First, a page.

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Answering questions about everything from his favorite book (The Better Angels of our Nature) to his favorite band (Weezer) to the Microsoft product he wished made it to the market (WinFS), Bill Gates just completed his first Reddit AMA (Ask Me Anything) this morning.

The Microsoft co-founder and chairman touched on a variety of subjects, whether it was the computer he currently uses or the cheapest thing that gives him the most pleasure.

His humor also came through and especially with his closing remarks. I d just like to leave you with the thought that helping others can be very gratifying, he wrote, leaving a link to an image that Gates is trying to delete from the internet.

Here s a recap of all the questions and answers:

What are your thoughts on the push against the open and free Internet that we have been seeing in the recent past and present (such as sopa, etc)?

Gates: There are two things this could reference. One is the free/pay for software mix. The Internet has benefited from having lots of free stuff and lots of commercial software. It has been interesting see people inventing hybrid models. Even stuff that is pretty commercial often has free versions for some audiences. Even the most open stuff often have services people choose to pay for.

The second thing is the anonymous versus identified tension. This is another one where both will probably thrive since you want anonymity for some things and full identity for others. I am surprised how little progress has been made in the identity space but it will improve.

Since becoming wealthy, what s the cheapest thing that gives you the most pleasure?

Gates: Kids. Cheap cheeseburgers. Open Course Ware courses...

Reddit user: Where are you acquiring these cheap kids from?

Gates: The stork.

What one Microsoft program or product that was never fully developed or released do you wish had made it to market?

Gates: We had a rich database as the client/cloud store that was part of a Windows release that was before its time. This is an idea that will remerge since your cloud store will be rich with schema rather than just a bunch of files and the client will be a partial replica of it with rich schema understanding.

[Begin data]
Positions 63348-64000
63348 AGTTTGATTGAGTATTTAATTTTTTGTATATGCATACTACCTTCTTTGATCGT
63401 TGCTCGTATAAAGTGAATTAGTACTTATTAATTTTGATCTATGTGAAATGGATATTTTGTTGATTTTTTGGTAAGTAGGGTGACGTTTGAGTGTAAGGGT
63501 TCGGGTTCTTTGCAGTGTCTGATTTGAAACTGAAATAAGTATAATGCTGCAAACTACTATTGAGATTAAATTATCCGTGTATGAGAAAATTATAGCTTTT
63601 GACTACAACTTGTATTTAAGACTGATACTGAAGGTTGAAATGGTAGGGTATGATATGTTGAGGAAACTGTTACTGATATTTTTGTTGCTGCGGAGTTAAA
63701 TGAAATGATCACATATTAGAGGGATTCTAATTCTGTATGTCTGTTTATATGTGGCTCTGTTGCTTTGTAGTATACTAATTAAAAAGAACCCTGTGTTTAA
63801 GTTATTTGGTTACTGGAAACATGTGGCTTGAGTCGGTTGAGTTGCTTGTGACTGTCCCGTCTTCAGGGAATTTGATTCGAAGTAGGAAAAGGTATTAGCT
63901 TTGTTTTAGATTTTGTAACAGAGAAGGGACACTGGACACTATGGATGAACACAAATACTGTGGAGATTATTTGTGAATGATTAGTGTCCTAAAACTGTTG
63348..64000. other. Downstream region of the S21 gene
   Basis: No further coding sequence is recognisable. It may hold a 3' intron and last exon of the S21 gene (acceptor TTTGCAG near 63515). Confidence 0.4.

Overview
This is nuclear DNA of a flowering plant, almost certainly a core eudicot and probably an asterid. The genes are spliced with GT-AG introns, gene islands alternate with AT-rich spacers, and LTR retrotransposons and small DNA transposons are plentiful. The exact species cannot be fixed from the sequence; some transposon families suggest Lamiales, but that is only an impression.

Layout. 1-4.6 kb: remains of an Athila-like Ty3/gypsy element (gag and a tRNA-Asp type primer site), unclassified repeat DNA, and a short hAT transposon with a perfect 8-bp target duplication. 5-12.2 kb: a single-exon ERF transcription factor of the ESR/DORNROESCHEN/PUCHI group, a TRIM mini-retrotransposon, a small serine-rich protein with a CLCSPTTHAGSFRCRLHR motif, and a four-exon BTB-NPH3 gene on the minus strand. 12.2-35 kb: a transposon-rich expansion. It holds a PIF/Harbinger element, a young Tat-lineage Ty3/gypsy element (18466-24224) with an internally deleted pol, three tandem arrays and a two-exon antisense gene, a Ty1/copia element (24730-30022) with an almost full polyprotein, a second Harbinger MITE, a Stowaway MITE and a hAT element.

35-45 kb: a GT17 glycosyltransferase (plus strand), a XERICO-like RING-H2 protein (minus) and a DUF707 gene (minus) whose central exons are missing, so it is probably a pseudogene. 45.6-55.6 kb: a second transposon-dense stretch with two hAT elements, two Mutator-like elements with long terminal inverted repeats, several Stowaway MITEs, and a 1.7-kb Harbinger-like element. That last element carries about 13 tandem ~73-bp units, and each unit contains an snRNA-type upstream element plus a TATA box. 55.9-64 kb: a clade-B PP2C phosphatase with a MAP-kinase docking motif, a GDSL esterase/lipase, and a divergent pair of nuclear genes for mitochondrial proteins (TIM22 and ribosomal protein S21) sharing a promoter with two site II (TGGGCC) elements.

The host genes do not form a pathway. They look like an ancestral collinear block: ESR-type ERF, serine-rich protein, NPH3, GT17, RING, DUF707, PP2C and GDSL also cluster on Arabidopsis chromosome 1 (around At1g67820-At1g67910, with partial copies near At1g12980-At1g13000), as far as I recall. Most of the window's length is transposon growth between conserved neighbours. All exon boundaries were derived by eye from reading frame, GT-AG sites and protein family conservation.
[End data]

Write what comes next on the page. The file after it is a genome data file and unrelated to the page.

How have other extremely wealthy people reacted to your excessively generous philanthropy?

Gates: I have enjoyed meeting other philanthropists and talking about what they work on. I think there is a movement to do more, start sooner and be smarter about giving. Philanthropy is mostly about a broad set of people giving but it helps if the most wealthy set a strong example...

Reddit user: I m not Bill Gates, but he has made a huge positive influence. Many wealthy people I know point to Bill Gates as their idol. Not for his Microsoft days, but for his philanthropy. He also simultaneously killed many of my friend s hundred million dollar trust funds after their parents discovered that Bill was only leaving $10 million for his children.

Gates: I definitely think leaving kids massive amounts of money is not a favor to them. Warren Buffett was part of an article in Fortune talking about this in 1986 before I met him and it made me think about it and decide he was right. Some people disagree with this but Melinda and I feel good about it.

What do people give you for your birthday, given that you can buy anything you want?

Gates: Free software. Just kidding. Books actually.

Do you still code ?, if so which language ? :)

Gates: Not as much as I would like to. I write some C, C# and some Basic. I am surprised new languages have not made more progress in simplifying programming. It would be great if most high school kids were exposed to programming...

Oh! What s your favorite book?

Gates: My favorite of the last decade in Pinker s Better Angels of our Nature. It is long but profound look at the reduction in violence and discrimination over time. I review a lot of the books I read at gatesnotes.com (is that too self-promotional?)

Given the recent targeting of health professionals in Pakistan and Nigeria, do you think eradication of polio is attainable in the next decade? How is the Gates Foundation going to get over this barrier to eradication? Also, what is your opinion on the anti-vaccination movement in general?

Gates: The violence against the vaccinators in both Pakistan and Nigeria is a terrible thing. However both countries are committed to finishing the eradication. This is the project I spent most of my time on. We should be able to finish by 2018 although that will require raising funds and some great execution. We have some innovations like the way we use satellite maps to find all the villages and GPS tracking to make sure the teams go to every hut that are helping out. Polio is a harder disease than smallpox was but it is doable. (I discuss this more at www.billsletter.com)

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